Wednesday, January 2, 2013

Critiquing, part 2: Taking it

Last time I talked about how to give a critique (read the post HERE). This time I'll talk about how to receive one. For not all critiques are created equal, and you need to get as much as you can out of each and every one. [Part 3 covers fact vs. opinion]

To start with, be clear with what you want to receive. The more guidance you can give your critiquers the more likely you are to get what you want. What you want is going to depend on where in the process you are. If someone is critiquing my first draft, I generally want the big picture stuff. Is the plot consistent, the character's voice authentic, the story interesting? I'm not worried about a lot of the little things because they are likely to change when the big things get adjusted. There's no point in fixing grammar in a chapter that will get cut because it slows down the story.

On the other hand, if you're confident you have the story you want to tell, then you may want more feedback on the little things. And a double-check to make sure you don't have a random character pop up in chapter 23 because you cut the earlier chapter where he was originally introduced. Don't waste your reviewer's time by asking them to comment on things that you don't plan to change.

You also want to let them know how thick your skin is. Whatever the answer, it's okay. The thicker your skin the more you'll be able to get out of the feedback, but it does take time to develop. Let them know if you're looking for encouragement or feeling vulnerable about your writing. We all are nervous when getting critiqued and most people try to take that into account. It will be easier to get feedback that you can handle if you are clear at the beginning and ultimately it's only the stuff you can handle that will improve your work (which is why the thicker your skin the more you can improve).

That being said, it's natural to always focus on the negative. We go right to the spot that they criticize and wallow in the pain. So I always try to start by focusing on the positive. Make sure I take in what they liked and what I did well. Without that I'd just be lost in a sea of things that need fixing with no idea how to fix them.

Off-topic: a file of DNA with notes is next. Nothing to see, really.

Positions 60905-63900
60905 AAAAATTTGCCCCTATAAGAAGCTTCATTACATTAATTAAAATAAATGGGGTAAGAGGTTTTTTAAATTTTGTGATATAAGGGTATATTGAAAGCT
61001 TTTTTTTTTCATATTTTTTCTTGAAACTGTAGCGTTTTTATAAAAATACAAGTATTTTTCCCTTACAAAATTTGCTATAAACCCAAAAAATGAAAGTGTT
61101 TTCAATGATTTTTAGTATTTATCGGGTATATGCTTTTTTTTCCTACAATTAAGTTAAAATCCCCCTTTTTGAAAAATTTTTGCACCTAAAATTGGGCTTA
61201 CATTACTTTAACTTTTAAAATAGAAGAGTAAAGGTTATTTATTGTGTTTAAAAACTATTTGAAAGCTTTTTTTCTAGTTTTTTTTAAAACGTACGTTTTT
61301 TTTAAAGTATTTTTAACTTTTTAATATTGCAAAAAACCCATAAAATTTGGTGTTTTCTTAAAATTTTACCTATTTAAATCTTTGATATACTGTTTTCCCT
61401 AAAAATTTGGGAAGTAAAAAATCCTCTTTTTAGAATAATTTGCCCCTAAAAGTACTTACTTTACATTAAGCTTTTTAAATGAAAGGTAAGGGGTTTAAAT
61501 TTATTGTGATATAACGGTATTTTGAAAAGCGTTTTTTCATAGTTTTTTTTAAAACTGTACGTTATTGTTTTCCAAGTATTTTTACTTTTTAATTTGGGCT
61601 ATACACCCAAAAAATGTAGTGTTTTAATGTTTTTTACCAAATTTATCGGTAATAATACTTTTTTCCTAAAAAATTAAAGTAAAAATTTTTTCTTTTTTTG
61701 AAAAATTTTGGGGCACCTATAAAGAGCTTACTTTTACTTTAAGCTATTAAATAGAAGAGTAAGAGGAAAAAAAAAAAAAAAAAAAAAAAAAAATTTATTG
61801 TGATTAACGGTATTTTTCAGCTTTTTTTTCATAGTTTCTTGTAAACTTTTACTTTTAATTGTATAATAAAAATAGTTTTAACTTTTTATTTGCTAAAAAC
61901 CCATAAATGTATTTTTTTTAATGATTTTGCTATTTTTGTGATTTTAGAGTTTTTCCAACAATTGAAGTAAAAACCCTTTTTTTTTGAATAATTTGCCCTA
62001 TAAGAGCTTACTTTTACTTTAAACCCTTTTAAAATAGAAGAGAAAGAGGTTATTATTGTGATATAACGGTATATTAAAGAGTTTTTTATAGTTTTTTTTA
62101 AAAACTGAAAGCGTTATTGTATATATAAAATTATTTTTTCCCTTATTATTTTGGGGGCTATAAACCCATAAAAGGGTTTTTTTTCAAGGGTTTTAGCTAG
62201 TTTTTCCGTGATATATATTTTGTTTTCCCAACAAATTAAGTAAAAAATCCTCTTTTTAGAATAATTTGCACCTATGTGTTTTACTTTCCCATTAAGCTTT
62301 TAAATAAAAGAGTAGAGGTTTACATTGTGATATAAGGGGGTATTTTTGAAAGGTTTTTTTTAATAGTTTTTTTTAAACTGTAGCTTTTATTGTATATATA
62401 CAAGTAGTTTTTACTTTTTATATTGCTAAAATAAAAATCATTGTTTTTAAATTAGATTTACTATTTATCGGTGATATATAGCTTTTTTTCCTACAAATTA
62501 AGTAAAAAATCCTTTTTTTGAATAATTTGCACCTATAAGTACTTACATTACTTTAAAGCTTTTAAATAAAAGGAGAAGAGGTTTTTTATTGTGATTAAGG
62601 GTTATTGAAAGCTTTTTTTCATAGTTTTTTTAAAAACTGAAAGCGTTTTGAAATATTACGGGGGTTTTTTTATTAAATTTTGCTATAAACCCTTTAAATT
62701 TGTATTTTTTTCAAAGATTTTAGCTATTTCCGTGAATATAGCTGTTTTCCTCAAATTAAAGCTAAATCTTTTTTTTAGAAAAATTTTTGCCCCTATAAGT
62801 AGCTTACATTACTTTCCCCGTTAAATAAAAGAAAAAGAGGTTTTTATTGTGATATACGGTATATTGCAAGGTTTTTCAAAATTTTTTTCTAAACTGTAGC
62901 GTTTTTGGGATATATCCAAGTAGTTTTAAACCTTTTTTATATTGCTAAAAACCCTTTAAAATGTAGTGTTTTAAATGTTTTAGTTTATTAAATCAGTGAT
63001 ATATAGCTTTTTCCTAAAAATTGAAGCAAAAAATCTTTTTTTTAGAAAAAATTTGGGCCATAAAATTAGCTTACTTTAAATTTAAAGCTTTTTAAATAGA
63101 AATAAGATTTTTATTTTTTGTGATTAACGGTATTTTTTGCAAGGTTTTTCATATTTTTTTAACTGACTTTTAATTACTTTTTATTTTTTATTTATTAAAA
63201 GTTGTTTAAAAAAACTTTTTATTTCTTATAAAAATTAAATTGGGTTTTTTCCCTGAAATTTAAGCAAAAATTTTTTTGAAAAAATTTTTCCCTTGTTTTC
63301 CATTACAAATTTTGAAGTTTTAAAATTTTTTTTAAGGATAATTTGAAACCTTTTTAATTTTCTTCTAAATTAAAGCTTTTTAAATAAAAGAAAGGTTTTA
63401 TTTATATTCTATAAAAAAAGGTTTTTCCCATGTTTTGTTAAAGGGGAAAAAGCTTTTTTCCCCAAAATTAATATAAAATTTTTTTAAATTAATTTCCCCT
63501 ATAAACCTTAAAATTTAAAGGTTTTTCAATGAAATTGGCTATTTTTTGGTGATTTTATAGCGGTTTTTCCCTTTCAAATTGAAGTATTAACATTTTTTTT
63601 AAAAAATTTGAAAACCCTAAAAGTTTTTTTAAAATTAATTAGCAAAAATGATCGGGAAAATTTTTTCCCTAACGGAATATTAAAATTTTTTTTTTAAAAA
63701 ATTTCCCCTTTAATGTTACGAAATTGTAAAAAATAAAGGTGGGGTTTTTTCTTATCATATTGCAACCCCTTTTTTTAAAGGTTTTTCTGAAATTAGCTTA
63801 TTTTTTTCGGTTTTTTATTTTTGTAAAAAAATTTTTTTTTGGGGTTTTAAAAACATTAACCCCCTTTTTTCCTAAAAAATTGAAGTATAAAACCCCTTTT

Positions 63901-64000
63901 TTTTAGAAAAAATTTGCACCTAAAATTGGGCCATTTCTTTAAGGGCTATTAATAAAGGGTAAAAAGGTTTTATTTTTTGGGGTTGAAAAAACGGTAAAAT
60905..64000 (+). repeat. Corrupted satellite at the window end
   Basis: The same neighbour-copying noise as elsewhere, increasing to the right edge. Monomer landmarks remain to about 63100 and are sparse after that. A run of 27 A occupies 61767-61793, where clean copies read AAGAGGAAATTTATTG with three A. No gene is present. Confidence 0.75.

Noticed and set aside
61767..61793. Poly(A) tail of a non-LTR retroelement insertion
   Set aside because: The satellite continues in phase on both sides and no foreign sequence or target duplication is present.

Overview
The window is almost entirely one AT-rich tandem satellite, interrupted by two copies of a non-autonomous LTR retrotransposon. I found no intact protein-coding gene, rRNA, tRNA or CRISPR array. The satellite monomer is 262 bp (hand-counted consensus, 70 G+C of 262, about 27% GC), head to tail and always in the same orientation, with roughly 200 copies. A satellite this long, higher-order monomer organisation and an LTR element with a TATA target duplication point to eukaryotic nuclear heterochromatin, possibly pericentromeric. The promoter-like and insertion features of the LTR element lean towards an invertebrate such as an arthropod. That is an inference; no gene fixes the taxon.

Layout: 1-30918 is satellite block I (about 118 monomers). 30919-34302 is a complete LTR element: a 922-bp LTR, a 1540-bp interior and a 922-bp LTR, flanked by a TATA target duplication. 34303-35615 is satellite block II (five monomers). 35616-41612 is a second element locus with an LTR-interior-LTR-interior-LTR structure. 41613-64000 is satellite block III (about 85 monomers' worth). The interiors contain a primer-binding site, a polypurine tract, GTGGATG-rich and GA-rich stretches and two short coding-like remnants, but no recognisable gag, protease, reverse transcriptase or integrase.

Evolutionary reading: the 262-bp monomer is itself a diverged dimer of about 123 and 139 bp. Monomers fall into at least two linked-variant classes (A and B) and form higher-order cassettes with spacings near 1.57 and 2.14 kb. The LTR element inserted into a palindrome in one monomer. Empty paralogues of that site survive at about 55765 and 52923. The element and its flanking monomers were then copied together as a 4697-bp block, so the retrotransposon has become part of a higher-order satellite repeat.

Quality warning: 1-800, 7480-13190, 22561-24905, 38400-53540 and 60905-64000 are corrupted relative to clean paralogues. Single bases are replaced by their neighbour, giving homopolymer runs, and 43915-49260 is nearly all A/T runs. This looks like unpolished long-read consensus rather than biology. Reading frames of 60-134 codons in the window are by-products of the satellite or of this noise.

When you do start looking at the criticism you need to consider the source. Critiquing is a skill, just like, but separate from, writing. Just because someone can write well doesn't mean their feedback is all good. Likewise, some people can offer great insight into your writing even if they can't create something themselves. I always consider who is saying something in addition to what they're saying. (just don't use that as an easy excuse to ignore something you didn't want to hear)

For instance, I try to get some people to read my books who are not writers. They're simply readers, ideally ones who read the type of stuff I write. Their overall impressions are great, but often they don't know the details. They also tend to have personal biases. If they say something was hard to follow, then I know I have to look at my structure, perhaps my point of view. If they say a character is weak, I have to consider not just the actions of the character but look out for passive verb construction. I translate their general impressions into specific writing techniques that relate to them and try to see what caused their feeling. If they say there weren't enough pirates, I might just blow that off as irrelevant. Not every book needs pirates, even if some readers like them a lot.

The other side of the coin is feedback from writers (a common situation since we often exchange work). Since we may have a copy of their work to critique ourselves, it's easy to dismiss their criticisms by mentally pointing out the errors we find in their writing. That's neither fair nor helpful. While I do think that writers will sometimes critique things that wouldn't bother a reader, don't base that on their writing but on their words. I pay close attention to how they say something. If they point out an error by referring to a generic concept - 'never have a character look at their reflection in a mirror' - I may disregard it as someone getting lost in the 'rules' and not paying attention to the story. If they point out something specific - 'she didn't seem like the kind of person to worry so much about her looks' - then I give it a lot more credence.

In the end, no one critiquer is going to be completely correct, just like not every reader will enjoy the same things. You will often get completely contradictory feedback from different people - I loved the scrappy sidekick/I hated the annoying tag along. It's when you receive consistent feedback you know you cannot ignore it. Your job is to weigh each and every comment with an eye on where it came from and try to use it to improve your work. The more open you are, the more you can look at the information objectively, the more you will get out of it.


  1. Another insightful gem--Thanks for sharing this interesting series on how to give and receive a critique. Before reading this series I was caught between which of the two--giving or receiving--I felt most comfortable with, but now with these insights I'm confident I'll be able to handle both more objectively.

  2. This is so true! I'm a pretty direct person and I have a super tough skin, so I always find it really hard to give feedback to people who are sensitive.

    Great point about working out the 'whys' behind the critisism though, and not just assuming it all sucks.

    1. It's great to have that tough skin :-). And I think that the sensitive people learn over time how to take a criticism and turn it into something positive. That's how we grow and improve as writers.